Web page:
If there's a recession going on, nobody invited Peter and Beth Horowitz, president and vice president of EVI Inc.
A month ago, the husband and wife team moved their electronics and communications firm from the Rivers Center in Columbia to the Columbia Gateway Business Park, nearly doubling their space to 16,000 square feet.
The 20-employee firm, which does some government contracting, was "falling all over" itself in its old location, said Mrs. Horowitz. "Every business has a cycle and a time," she said, "and it was our time to move."
The mood was closer to "time out" for the rest of the area's office leasing market last year. Office construction activity fell sharply in the Baltimore metropolitan area in 1990, and absorption of office space wasn't far behind.
But now some agents are reporting that construction and leasing activity is beginning to pick up. And besides, the bad news for developers and leasing companies has meant good news for tenants, the buyers in today's buyer's market.
"It's a good time," Mrs. Horowitz said. "There's a lot of developers out there who are willing to talk to you, on your own terms." That translates into rent concessions, favorable deals for upgrades and other amenities that aren't available during a seller's market, she said.
The main factor that drove -- or more accurately, stalled -- the office leasing market last year was a scarcity of new space to sell. New office construction in 1990 fell 59 percent from the year before, while total absorption of office space dropped 31 percent, according to W. C. Pinkard & Co. Inc.'s 1990 Office Market Review. The two factors helped push the metropolitan area's vacancy rate down slightly, to 16.6 percent from 16.8 percent in 1989.
Those trends -- more space leased than built, but both levels down from the year before -- held for every market in the metropolitan area except one. Only in the southern suburbs of Baltimore did new construction outpace the activity of previous years. And it did so with a bang.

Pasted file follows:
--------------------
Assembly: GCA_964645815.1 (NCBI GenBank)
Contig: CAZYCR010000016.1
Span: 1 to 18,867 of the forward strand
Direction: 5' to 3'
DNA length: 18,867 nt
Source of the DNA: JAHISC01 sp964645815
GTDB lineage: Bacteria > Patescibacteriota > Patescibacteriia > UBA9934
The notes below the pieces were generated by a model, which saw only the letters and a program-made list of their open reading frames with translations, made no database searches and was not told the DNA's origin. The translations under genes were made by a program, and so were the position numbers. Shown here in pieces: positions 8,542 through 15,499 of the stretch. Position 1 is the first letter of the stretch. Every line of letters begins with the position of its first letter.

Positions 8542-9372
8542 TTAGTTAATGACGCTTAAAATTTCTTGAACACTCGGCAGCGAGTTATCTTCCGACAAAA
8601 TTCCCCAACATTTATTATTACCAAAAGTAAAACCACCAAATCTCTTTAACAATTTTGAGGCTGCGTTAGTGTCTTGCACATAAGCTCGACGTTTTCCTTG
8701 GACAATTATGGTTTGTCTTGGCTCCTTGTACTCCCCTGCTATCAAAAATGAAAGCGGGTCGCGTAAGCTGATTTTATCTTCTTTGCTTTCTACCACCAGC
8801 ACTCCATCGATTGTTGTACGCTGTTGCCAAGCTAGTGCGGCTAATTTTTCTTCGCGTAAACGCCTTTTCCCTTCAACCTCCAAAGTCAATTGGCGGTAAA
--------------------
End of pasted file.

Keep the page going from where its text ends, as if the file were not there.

Developers brought more than half a million square feet to the market, "just as the market bottomed out," according to the Pinkard report. Where the area around Baltimore-Washington International Airport accounts for only 10 percent of the entire metropolitan area's square footage, it added 51 percent of the new construction in 1990.
And while those suburbs absorbed 143,310 square feet in 1988 and 196,474 square feet the next year, 1990's total was a monumental 4,752 square feet.
"The result was that the vacancy rate soared from 14.6 percent in 1989 to 28.8 percent today," the Pinkard report said.
One of the major reasons for those skewed numbers was a 250,000-square-foot 10-story building that the KMS Group opened last year in its National Business Park near Fort Meade. BTR Realty also opened the 119,000-square-foot Gateway International Phase II.
What little activity there has been in the southern suburbs was "what I call shuffling of space," said Robert Oare, sales manager for the Manekin Corp.'s Baltimore-Washington corridor office in Columbia.
For the most part, Mr. Oare's clients have been consolidating space, moving out of Class A buildings and into one- and two-story office parks and research and development buildings, and saving 20 percent to 30 percent on their rent.
"I have not seen as many tenants growing this year as in past years," Mr. Oare said, "and that's a general reflection of the economy."
The feverish pace of construction near the airport was the exception last year, not the rule. More typical, although a bit extreme in the other direction, was downtown Baltimore's Class A office activity last year.
For the first time in six years, there was no new Class A office space added to the downtown Baltimore market, according to the Pinkard report.
As a result, the Class A vacancy rate fell to 11.4 percent from 14.5 percent the year before, with 206,000 square feet absorbed. Most of that space was leased in three recently completed buildings: the Bank of Baltimore (110,000 square feet leased last year), St. Paul Plaza (81,000 square feet), and Equitable Bank Center II, which picked up the Health Care Corp. of America in a rare move downtown from the suburbs (White Marsh, to be exact).
Although there has been some leasing activity this year -- Westinghouse took 25,000 square feet in one of the Airport Square buildings built by Dickinson-Heffner Inc., and Digital Equipment Corp. leased 22,000 square feet in BTR Realty's Gateway International Phase II building, also near the airport -- Pinkard officials say 1991 so far looks a lot like 1990.
"The market just continues to remain slow since the year-end report," said Jeffrey Samet, vice president of Pinkard.